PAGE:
Trying to stand up to the neighborhood bully

I’m a large FORTY!-year-old 6’5″ woman. The word intimidating has been used to be describe me on about 381 kajillion occasions. The people who use that word have said I’m both physically and intellectually intimidating. If you don’t know me, it can be a scar package.

If you do know me, you know that I’m kind of a shy, wimpy sort who avoids conflict as much as possible. When you grow up in a home filled with random bursts of domestic violence you learn quickly that conflict can have dire consequences and you work your ass off to dissipate or avoid causing any sort of tension.

Because I’ve always been the freakishly tall fat kid who avoids conflict, I’ve spent most of my life the target of bullies. They can smell us wimpy, damaged types and once they have us in their sites, life becomes hell.

I don’t think I ever, in my whole entire life, stood up to a bully. Until today, sort of.

The neighborhood where my sisters live is filled with kids. There are gobs and gobs of kids of varying ages, sizes, races, and religions. It’s a diverse and impressive little crew, and for the most part pretty peaceful. That is, until, Mean Maddy comes around. She’s called Mean Maddy because, well, she’s mean and to differentiate her from BFK’s daughter, who is also named Maddy but is decidedly not mean (and who is a sometimes crush-interest to my nephew, Liam).

A few weeks ago Cade and Nolan had a run-in with Mean Maddy and her little brother who called them losers and retards (a word most reviled because of Cade’s learning disabilities), stole Cade’s bike, and then hit him, repeatedly, with his own bike helmet. See? Mean.

Sister #3 had a talk with Mean Maddy about being a bully, but the kid just sassed back.

So today when Nolan informed me that Mean Maddy was out on the corner selling lemonade, I knew things would not end well. Despite my “just ignore her” advice, The Tibbles and their posse (last time it was just Cade and Nolan vs. Mean Maddy & Kid Brother) got into it with Mean Maddy.

Since Nolan was told after the last incident to go get an adult when Mean Maddy starts in, he ran and got my niece Jaycie (who lives two doors closer to the face-off spot) who then texted me to say she didn’t know what to do.

I slid on my shoes and headed down to the corner, all sweaty palms and fluttery stomach. See? These are the long-lasting effects of bullying. Like I said, I’m a 6’5″ FORTY-year-old woman but in this situation I turned right back into a meek, terrified teenager who learned early on that because of her size she would often be blamed for any kind of childish violence.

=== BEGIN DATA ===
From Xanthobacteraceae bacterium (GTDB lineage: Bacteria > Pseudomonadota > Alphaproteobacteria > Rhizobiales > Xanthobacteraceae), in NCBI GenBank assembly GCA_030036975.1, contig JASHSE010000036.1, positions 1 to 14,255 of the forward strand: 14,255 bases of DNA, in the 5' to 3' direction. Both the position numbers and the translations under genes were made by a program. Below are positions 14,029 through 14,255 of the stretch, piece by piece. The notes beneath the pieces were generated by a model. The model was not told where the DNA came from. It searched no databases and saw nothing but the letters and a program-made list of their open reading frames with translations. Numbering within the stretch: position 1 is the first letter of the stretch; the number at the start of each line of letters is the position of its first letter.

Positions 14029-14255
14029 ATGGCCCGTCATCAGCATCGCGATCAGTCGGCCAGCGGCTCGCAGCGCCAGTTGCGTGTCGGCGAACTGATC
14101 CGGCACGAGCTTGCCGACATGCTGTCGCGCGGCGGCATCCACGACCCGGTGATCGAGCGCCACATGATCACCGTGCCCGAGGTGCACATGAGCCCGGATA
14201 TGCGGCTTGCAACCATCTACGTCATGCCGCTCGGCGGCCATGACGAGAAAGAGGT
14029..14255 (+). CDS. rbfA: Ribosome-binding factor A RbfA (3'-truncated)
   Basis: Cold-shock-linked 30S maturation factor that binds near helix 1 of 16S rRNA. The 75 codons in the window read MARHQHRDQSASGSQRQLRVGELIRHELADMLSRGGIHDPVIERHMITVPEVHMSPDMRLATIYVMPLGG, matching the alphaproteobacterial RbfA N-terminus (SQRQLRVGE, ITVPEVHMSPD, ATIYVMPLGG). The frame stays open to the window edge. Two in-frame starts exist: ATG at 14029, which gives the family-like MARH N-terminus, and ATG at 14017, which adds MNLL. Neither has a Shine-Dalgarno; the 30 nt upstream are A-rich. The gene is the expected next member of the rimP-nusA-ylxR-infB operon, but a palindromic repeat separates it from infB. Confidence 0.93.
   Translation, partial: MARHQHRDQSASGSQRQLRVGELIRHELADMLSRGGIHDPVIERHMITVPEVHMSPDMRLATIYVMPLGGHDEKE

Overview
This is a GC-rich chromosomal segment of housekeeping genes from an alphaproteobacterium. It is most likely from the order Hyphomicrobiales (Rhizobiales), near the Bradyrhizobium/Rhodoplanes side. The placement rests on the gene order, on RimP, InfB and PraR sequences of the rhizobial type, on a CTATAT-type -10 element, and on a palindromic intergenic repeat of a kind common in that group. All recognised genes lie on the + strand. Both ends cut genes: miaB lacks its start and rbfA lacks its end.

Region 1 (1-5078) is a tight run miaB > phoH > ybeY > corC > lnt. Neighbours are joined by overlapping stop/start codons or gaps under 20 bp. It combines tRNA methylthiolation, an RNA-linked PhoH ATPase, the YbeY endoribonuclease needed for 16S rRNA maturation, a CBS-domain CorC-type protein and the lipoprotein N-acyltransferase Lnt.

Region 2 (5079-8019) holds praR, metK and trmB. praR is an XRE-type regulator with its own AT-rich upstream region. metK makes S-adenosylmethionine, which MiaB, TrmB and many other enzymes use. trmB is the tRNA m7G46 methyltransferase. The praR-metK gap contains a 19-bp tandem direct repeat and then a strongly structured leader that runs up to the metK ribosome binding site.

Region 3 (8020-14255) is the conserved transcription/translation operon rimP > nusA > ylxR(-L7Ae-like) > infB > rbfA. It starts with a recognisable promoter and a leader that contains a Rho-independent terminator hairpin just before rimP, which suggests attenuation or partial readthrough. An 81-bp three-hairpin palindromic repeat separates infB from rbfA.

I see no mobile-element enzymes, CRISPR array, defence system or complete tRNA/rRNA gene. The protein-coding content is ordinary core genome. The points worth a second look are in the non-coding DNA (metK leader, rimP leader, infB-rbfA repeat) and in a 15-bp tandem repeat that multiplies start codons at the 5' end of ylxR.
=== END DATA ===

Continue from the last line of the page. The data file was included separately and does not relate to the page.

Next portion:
My mom loves to tell the story of how when Dr. Sister #2 and I were little kids maybe three and five, one of the neighborhood moms came over to chew her out.

“Your daughter beat up my son,” the other mother said.
“Which one?” my mom asked.
“The big one,” the mom said, incredulous.
“No, it was the dark-haried one,” the son, who was my age, said.

My mom called both of us to the door — big, tall blond me, and teeny, dark-haired Sister #2.

“This one?” my mom said pointing at Sister #2.
“Yeah,” he said. “She hit me with a hose.”

It eventually came out that the kid got the hose because he was calling me names. To this day, Dr. Sister #2, who recently earned her PhD by successfully defending her dissertation about social supports and the effect they have on domestic violence, is still a defender of those who cannot defend themselves.

So there I was nervous and walking toward a showdown with a bully. I stopped in the middle of The Tibble posse which immediately erupted into a list of her crimes. “She started it,” Nolan said. “She was being mean,” Liam said. “She did start it,” Joseph, a friend of Tibble said. “She threw water at me,” Joseph’s little sister said, and showed me her dripping princess t-shirt.

Meanwhile, Mean Maddy & Little Brother started packing up their stuff. “Let me hear what she has to say,” I said, and tried to step through the mob of eight or nine kids.

“She told me to fuck a tree,” Joseph’s little sister said.
“That’s mean,” I said. “You should not hang out with mean people.”
“You’re right,” she said. “We should just stay away from her.”

By this time Mean Maddy & Little Brother had loaded up their wagon, and were heading home. “THANKS A LOT,” she shouted. “NOW WE DON’T HAVE ANYMORE LEMONADE AND MY MOM CAN’T AFFORD TO BUY ANYMORE.”

“Whose fault is that?” I asked, but she was long gone.

So, I almost stood up to a bully today and I totally would have if the sight of me hadn’t scared the shit out of her.

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